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The Garden Snoop’s Calendar…

I do not promise to report every plant sale or garden tour, but if they look oh-so-interesting, I will post them as you alert me to them. Here are a few:


Nautilus by Deidre Toner

Nautilus by Deidre Toner

Adler Pike House 955 street shot 5-16-2013 1-23-40 PM 512x341


  • May 18: Native Plant Sale to benefit Lake Forest Open Lands Association. I just came home from attending LFOLA’s Annual Meeting. This is a land trust whose organization should be emulated nationwide. Amazing programming and ability to excite people about land conservation. Anyway, one reason to come to this plant sale is to see the original gates and gate house to the famed Armour Estate, “Mellody Farm”. (The original mansion is at Lake Forest Academy–find it off Route 60) and to walk on some beautiful trails. The original estate was designed by landscape architects O.C. Simonds and Jens Jensen. [Please help Queen Bee to promote the preservation of the amazing original brick/green tile capped wall that is getting destroyed by sending a note to the Lake Forest Academy.]
Gates at LF Openlands "Mellody Farm"

Gates at LF Openlands “Mellody Farm”

Gate House at Mellody Farm

Gate House at Mellody Farm

Save this amazing brick wall!

Save this amazing brick wall!

  • June 27:Tour of Ragdale. Ooooh, I swoon when I visit Ragdale, the summer home of iconic architect Howard Van Doren Shaw and now an international writers retreat. Sponsored by the Lake Forest / Lake Bluff Historical Society, this tour is a rare chance to see this “farm”. BTW, thanks to all who are donating toward the $3m restoration of the original Ragdale house. Make sure to see the beautiful elm tree with branches that drape to the ground, the amazing vegetable garden, the log cabin and the original Shaw prairie.
  • June 30: A bike tour of the former Lasker Estate is not to be missed. Get your tickets asap from the Lake Forest / Lake Bluff Historical Society. Albert Lasker was the founder of modern advertising. He invented copywriting that convinced consumers that products could work magic: for example, Lucky Strikes could make women skinny. His radio campaigns for Pepsodent, Palmolive, and Kotex added up to a 480 acre gentleman’s estate and 18 hole golf course in Lake Forest. Thirteen of the buildings, including the original mansion, still exist. I’ve been on this tour (sans bicycle) and it is fabulous.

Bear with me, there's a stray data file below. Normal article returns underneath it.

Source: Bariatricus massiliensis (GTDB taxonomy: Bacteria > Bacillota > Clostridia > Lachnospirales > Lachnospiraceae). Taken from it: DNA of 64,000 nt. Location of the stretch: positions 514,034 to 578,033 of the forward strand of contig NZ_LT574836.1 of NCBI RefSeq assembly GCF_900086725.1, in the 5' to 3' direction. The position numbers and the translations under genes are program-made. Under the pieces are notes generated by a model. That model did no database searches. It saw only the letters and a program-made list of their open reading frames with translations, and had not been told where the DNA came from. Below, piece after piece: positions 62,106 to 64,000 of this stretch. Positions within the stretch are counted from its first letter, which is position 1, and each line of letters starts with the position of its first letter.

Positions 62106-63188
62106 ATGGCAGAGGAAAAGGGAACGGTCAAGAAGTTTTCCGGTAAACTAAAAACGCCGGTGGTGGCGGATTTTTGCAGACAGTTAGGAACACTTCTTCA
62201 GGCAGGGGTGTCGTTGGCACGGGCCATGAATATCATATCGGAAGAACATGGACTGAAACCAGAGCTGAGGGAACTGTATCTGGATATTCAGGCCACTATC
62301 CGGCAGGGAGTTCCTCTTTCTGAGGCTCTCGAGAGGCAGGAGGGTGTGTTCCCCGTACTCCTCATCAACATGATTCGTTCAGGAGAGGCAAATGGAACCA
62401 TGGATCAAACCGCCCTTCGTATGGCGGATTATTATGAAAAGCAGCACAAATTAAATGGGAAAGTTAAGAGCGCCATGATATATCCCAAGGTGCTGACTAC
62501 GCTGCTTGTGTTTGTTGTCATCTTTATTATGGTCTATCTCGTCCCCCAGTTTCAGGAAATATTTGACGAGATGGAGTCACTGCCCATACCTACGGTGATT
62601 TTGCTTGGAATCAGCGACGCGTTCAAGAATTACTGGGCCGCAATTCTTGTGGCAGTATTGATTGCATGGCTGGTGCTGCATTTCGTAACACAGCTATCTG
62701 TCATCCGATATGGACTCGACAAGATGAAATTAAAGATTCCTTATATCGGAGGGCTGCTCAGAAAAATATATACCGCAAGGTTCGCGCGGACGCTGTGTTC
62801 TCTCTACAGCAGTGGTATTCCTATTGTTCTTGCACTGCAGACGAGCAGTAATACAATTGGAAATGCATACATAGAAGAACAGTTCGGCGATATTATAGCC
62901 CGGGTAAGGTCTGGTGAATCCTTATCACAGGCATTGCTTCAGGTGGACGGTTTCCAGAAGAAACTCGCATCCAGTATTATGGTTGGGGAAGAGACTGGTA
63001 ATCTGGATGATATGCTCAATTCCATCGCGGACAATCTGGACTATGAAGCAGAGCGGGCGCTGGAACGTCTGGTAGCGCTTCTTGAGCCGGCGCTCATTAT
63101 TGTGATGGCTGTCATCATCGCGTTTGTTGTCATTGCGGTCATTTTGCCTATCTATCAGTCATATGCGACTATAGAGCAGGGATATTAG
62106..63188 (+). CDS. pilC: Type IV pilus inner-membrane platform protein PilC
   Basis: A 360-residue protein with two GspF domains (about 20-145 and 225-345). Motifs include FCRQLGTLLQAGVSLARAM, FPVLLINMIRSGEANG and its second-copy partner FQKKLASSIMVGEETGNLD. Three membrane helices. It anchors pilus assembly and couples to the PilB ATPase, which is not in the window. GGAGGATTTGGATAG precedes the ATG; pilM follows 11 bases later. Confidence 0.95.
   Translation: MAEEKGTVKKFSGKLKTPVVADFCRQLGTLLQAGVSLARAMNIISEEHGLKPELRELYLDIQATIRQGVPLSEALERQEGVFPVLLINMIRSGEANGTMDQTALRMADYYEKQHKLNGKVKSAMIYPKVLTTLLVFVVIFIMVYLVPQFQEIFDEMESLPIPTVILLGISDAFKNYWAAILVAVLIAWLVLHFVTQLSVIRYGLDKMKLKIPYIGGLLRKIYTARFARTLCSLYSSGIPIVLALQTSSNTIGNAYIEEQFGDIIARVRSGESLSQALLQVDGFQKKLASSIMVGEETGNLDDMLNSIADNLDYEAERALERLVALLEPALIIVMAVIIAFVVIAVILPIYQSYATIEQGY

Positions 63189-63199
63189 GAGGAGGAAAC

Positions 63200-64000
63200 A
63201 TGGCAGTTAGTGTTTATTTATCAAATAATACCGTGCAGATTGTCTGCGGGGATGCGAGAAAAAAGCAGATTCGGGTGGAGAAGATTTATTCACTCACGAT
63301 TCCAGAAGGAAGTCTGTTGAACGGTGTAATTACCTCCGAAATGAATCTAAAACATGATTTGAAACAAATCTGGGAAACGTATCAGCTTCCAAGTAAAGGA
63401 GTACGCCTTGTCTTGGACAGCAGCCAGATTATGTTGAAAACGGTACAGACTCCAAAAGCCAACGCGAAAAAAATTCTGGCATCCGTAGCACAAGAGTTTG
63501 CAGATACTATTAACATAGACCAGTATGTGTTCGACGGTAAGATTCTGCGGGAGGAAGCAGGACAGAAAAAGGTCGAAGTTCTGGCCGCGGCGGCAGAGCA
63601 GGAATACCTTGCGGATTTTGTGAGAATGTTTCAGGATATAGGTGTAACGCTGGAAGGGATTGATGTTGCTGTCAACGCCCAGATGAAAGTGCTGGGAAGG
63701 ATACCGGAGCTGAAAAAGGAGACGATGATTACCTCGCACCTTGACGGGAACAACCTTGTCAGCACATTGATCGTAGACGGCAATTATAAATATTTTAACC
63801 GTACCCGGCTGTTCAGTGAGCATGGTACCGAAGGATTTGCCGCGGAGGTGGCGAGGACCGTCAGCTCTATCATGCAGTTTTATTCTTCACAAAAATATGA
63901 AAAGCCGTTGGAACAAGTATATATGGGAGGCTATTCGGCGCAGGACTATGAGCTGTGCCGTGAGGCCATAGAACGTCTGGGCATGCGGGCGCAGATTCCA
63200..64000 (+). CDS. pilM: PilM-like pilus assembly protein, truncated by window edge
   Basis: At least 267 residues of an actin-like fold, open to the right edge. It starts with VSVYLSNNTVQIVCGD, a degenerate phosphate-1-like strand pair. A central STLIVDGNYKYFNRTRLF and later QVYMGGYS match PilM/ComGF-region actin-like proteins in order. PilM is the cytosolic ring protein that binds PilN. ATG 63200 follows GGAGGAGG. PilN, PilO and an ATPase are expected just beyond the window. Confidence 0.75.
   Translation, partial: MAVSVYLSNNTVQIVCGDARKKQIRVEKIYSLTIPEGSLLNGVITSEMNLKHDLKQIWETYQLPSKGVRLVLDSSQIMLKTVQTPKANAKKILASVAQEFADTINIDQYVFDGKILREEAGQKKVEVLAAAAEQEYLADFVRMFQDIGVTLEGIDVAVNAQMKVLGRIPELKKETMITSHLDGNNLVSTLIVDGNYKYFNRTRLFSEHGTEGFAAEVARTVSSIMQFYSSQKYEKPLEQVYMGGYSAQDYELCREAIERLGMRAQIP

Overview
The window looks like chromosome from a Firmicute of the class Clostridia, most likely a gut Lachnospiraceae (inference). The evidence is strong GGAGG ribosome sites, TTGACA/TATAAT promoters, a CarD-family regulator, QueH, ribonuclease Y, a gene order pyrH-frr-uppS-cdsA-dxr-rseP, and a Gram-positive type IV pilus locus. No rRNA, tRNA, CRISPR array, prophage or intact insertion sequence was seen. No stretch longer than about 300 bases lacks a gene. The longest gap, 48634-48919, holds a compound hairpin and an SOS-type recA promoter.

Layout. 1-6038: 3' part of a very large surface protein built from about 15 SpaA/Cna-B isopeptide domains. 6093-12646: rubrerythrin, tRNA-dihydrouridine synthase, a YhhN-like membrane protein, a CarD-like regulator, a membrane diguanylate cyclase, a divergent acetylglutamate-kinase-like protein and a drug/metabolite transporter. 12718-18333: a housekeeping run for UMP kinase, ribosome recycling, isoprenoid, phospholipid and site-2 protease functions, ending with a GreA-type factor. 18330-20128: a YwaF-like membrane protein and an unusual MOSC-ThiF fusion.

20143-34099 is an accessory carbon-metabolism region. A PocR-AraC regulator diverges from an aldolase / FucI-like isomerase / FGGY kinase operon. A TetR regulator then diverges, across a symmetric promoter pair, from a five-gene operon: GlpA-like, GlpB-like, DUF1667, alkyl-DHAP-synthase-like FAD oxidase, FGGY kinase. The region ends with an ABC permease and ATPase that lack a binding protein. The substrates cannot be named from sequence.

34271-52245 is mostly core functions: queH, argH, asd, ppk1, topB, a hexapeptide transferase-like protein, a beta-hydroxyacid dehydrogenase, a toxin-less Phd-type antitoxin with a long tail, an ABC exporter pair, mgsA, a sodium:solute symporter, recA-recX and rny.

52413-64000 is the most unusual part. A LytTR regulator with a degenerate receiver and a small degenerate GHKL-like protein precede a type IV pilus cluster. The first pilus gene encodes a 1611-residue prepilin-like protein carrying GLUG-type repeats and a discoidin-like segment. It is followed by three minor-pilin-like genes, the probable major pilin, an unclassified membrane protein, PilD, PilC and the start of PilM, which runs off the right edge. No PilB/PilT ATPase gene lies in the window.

• July 13: Come meet…MOI! The Queen and King Bee’s 7 acre farm in Richmond, IL will be on a tour hosted by the McHenry County Master Gardeners. Here’s a photo of our “weedpatch” to whet your appetite. Our house was built in 1852, so that in itself makes our landscape auspicious, yet still a modest farm-ish place.##

Richmond Veggie Garden 5-14-2013 1-58-31 PM 4320x3240

Get Thee to the Dane County (that’s Madison, WI) Farmers Market!

I am such a dope sometimes. I’ve been writing The Weedpatch Gazette since 1991 and yet never took the time to visit the Farmers Market in Madison. How is that possible? But I’ve now made up for lost time and, even as early in the year as it is for northern gardeners, the market was stupendous. So many vendors! So many hippies! Like my own personal favorite time machine…

Having had the fun of visiting farmers markets in Santa Monica, CA; Carlsbad, CA; Asheville, NC’s (where it’s called a “tailgate market”); Coconut Grove, FL; Chicago’s; many towns in Provence; and Union Square in Manhattan, I think this one rocks them all. Maybe it’s because it’s just so, so “Wisconsin”. Care for some cheese bread, cheese head?

P1040599 P1040598 P1040594 P1040591 P1040589 P1040585

AND I had the extra added pleasure of re-meeting David Nedveck. He and his wife, Nancy, own The Flower Factory in Stoughton, Wisconsin. It is THE BEST GARDEN CENTER for a plant maniac. Don’t believe me? How about that they have 234 new plants for 2013?! Their catalog is my Bible. I go there with a trailer on my car. If this place were any closer, I would be in deep, deep financial trouble…